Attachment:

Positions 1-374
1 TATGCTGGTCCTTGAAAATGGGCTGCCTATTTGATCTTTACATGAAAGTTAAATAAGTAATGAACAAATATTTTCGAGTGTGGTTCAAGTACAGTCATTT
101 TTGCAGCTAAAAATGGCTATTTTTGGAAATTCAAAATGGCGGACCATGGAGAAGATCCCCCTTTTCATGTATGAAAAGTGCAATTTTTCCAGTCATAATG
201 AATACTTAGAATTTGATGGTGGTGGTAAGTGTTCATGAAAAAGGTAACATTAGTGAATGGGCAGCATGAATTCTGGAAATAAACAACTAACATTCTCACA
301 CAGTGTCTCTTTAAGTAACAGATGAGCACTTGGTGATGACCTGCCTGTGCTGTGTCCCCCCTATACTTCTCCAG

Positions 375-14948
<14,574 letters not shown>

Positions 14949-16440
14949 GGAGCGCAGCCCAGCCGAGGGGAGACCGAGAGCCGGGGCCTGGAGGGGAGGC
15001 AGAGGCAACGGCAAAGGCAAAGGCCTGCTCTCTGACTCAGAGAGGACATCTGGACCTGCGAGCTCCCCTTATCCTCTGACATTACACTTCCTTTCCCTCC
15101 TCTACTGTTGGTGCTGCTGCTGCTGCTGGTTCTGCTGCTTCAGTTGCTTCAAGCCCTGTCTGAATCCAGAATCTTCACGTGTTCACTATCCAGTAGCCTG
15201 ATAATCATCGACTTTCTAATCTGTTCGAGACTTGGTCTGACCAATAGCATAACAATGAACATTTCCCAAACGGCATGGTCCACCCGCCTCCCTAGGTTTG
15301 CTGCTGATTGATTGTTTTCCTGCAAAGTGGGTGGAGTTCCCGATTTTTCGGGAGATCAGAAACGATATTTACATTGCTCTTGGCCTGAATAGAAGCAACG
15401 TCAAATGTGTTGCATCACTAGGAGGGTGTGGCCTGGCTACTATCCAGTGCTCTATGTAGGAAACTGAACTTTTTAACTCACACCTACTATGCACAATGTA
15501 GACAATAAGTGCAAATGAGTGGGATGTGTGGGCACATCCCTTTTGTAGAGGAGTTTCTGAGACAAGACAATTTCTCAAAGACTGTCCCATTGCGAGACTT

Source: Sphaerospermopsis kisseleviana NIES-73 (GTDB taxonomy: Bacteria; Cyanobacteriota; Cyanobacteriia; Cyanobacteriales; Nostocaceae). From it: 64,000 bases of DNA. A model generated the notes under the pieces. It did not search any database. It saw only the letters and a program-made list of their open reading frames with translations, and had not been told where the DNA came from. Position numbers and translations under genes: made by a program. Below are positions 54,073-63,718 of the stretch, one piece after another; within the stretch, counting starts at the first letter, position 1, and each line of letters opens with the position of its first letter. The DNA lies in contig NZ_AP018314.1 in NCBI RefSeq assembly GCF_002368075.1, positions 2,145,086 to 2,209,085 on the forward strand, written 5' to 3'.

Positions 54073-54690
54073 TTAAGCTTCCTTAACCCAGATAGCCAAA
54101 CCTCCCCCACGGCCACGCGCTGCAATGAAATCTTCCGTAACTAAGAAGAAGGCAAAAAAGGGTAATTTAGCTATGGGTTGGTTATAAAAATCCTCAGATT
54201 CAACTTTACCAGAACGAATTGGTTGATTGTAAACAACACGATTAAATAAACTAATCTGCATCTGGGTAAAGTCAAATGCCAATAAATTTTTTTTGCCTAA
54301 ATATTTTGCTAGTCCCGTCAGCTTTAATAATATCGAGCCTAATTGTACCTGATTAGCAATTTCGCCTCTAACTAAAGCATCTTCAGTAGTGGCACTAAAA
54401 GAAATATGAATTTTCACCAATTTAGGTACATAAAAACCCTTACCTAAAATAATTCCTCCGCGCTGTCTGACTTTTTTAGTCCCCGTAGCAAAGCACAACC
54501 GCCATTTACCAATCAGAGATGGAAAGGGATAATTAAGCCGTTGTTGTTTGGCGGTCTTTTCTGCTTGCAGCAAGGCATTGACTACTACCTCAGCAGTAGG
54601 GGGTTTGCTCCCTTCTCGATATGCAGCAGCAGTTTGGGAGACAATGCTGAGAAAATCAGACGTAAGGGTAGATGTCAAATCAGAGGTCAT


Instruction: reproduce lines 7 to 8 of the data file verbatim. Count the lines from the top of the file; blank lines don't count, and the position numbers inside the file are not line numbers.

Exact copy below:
<14,574 letters not shown>

Positions 14949-16440